Lindquist calls this "an uncharted mechanism for heredity." And she credits Reed Wickner for first suggesting the idea. Wickner, now head of a biochemistry lab at the National Institute of Diabetes & Digestive & Kidney Diseases in Bethesda, Md., is just as emphatic. "Individual proteins can be genes," he says. And there could be key therapeutic implications. In the Feb. 26 issue of Science, Wickner showed how a yeast prion called Ure2, when it changes shape, becomes a pathological form of protein called amyloid--the basis of waxy deposits found in the brains of mad cow, Alzheimer's, and Parkinson's victims.
There are many mysteries to unravel here. In yeast cells, for example, the strange, hereditary protein changes aren't necessarily bad. They may enable the yeast cells to grow in new, nutrient-poor environments. That's a stark contrast to prion-linked diseases in mammals, where infective proteins seem to reduce whole sections of the brain to sponge. Nonetheless, Lindquist points out, "there's an uncanny biochemical similarity" between yeast and mammalian prion proteins.
Lindquist and Wickner aren't the first scientists to propose outlandish new roles for proteins. Decades before James D. Watson and Francis H. Crick solved the structure of DNA, Nobel laureate Linus C. Pauling suggested that antibodies might derive their unique shape from the antigens they target. The theory was wrong--though it very smartly anticipated prion-like capabilities.
The idea of proteins as genes surfaced again in 1967 when British mathematician J.S. Griffith suggested that a protein agent might be responsible for an infectious disease in sheep called scrapie. He believed that misfolded proteins in the sheeps' brains might be acting as templates, inducing deformation in other proteins.NOBEL STRUGGLE. Fifteen years later, Stanley B. Prusiner, a biochemist at the University of California at San Francisco, invoked a similar theory, arguing that rogue proteins (he dubbed them "prions") were responsible not only for scrapie but for mad cow disease and similar diseases in humans. His meticulous efforts to prove this theory brought him a Nobel prize in 1997--but only after a bitter, 15-year struggle with a scientific orthodoxy that balked at the idea of infectious diseases transmitted by proteins, without the aid of nucleic acids.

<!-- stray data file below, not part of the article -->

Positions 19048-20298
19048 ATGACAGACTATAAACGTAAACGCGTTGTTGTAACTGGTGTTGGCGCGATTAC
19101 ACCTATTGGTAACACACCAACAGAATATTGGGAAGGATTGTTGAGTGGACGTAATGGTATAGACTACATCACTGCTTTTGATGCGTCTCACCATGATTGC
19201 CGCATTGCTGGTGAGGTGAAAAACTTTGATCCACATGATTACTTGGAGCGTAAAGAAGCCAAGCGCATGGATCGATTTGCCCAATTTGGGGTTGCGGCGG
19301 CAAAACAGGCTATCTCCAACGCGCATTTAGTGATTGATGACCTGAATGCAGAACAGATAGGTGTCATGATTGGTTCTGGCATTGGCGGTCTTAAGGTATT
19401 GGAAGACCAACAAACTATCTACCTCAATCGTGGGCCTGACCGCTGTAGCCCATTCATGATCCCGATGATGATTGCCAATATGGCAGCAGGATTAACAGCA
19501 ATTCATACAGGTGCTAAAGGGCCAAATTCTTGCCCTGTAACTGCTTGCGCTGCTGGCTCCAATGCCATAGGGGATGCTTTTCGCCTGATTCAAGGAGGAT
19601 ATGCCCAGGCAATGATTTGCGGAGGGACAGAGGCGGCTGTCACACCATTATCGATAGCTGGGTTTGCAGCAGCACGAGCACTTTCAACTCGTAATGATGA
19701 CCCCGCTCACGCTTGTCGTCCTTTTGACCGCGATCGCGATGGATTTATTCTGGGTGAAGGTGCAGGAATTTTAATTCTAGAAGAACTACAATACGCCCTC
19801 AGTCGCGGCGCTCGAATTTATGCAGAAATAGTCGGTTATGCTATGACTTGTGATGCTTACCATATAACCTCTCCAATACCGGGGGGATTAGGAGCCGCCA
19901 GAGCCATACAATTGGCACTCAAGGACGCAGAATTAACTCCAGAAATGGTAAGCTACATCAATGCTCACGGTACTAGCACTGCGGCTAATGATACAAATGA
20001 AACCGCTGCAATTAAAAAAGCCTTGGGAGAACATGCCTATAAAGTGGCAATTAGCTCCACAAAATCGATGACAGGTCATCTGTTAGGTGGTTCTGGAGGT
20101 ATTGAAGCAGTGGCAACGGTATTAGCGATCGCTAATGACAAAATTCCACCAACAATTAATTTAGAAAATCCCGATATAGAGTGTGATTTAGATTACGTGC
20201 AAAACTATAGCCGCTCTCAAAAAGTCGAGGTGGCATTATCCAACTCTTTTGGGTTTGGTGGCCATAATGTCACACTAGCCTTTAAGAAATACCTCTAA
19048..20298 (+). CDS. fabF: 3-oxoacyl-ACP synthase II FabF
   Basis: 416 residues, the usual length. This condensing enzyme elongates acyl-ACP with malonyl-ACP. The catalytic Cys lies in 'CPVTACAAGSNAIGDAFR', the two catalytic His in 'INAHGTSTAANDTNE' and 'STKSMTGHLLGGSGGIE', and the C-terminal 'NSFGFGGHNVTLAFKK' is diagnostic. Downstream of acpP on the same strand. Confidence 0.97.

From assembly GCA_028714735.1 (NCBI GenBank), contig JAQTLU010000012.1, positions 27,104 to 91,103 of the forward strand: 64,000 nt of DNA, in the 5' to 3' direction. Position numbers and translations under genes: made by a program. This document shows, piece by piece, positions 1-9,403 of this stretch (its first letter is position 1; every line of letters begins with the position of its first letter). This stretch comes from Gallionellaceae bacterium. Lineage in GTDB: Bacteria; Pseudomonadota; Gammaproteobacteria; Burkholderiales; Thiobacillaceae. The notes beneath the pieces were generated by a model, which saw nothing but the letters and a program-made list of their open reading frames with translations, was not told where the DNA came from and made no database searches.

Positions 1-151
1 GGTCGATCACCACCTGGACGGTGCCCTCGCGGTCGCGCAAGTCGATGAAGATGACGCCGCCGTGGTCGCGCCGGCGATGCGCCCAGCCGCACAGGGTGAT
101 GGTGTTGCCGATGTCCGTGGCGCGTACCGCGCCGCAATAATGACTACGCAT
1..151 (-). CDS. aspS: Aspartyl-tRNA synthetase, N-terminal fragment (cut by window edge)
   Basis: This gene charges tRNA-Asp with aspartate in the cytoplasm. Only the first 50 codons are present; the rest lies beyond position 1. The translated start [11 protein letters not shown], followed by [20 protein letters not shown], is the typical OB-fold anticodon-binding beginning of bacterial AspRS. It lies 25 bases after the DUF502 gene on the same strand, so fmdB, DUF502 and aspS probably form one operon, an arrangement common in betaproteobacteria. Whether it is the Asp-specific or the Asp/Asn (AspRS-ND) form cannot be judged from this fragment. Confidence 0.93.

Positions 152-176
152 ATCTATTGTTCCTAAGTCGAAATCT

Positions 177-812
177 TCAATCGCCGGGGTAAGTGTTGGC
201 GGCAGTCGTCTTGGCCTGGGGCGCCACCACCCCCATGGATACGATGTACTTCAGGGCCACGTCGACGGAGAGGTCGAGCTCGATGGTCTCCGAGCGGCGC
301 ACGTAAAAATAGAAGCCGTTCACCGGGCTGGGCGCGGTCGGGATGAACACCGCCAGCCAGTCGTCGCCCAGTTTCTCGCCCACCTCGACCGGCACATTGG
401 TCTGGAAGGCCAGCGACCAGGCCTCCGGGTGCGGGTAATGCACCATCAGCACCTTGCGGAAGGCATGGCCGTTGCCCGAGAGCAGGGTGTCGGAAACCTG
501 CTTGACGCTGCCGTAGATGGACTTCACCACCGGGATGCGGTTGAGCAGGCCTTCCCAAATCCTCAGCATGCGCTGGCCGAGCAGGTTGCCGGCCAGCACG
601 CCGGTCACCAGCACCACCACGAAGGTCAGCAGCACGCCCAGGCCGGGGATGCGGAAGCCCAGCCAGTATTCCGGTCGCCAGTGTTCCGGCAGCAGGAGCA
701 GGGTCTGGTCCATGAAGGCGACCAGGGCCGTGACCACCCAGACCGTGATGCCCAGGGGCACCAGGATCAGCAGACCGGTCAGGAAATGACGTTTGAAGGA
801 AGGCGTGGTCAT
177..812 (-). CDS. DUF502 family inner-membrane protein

Lindquist's work in yeast prions did much to validate Prusiner's theories about mammalian prions. And since then, imaginative leaps have become her stock in trade. Last summer, in a paper published in Nature, Lindquist and collaborator Suzanne L. Rutherford showed how chaperone proteins can allow fruit flies to acquire small, subtle variations in the way proteins fold, without allowing these variations to harm the fly. Then, when some stress occurs in the environment, the chaperones are called away to take care of other proteins that are starting to misfold. "Perhaps the army of chaperones is stretched too thin and can no longer attend to those subtle, hidden variations," Lindquist says. So the variations are suddenly uncovered. As a result, over a single generation, the fly appears to undergo changes in form and structure that usually take many generations.
Paleontologists quickly seized on her study as a plausible explanation for certain mysterious phases of rapid evolution that are evident in the fossil record--a phenomenon dubbed "punctuated equilibrium" by evolutionary biologists Niles Eldredge and Stephen Jay Gould. "Now, evolution has a plate filled with a larger number of hors d'oeuvres to select from," says Northwestern University biochemist Richard Morimoto. "Susan is a remarkably creative individual."
Lindquist is the first to caution that her theories don't nullify a half century of molecular genetics and evolutionary theory. In the case of the fruit fly, genetic changes are occurring but they're hidden till an environmental change exposes them. "DNA and [Austrian geneticist Gregor] Mendel may explain 90% of what we observe," she concedes. But as her own work shows, minor miracles lurk in the remaining 10%. As they come into view, it's a safe bet that chaperones, prions, and other agents of protein folding will be at center stage.By Neil Gross in New YorkReturn to top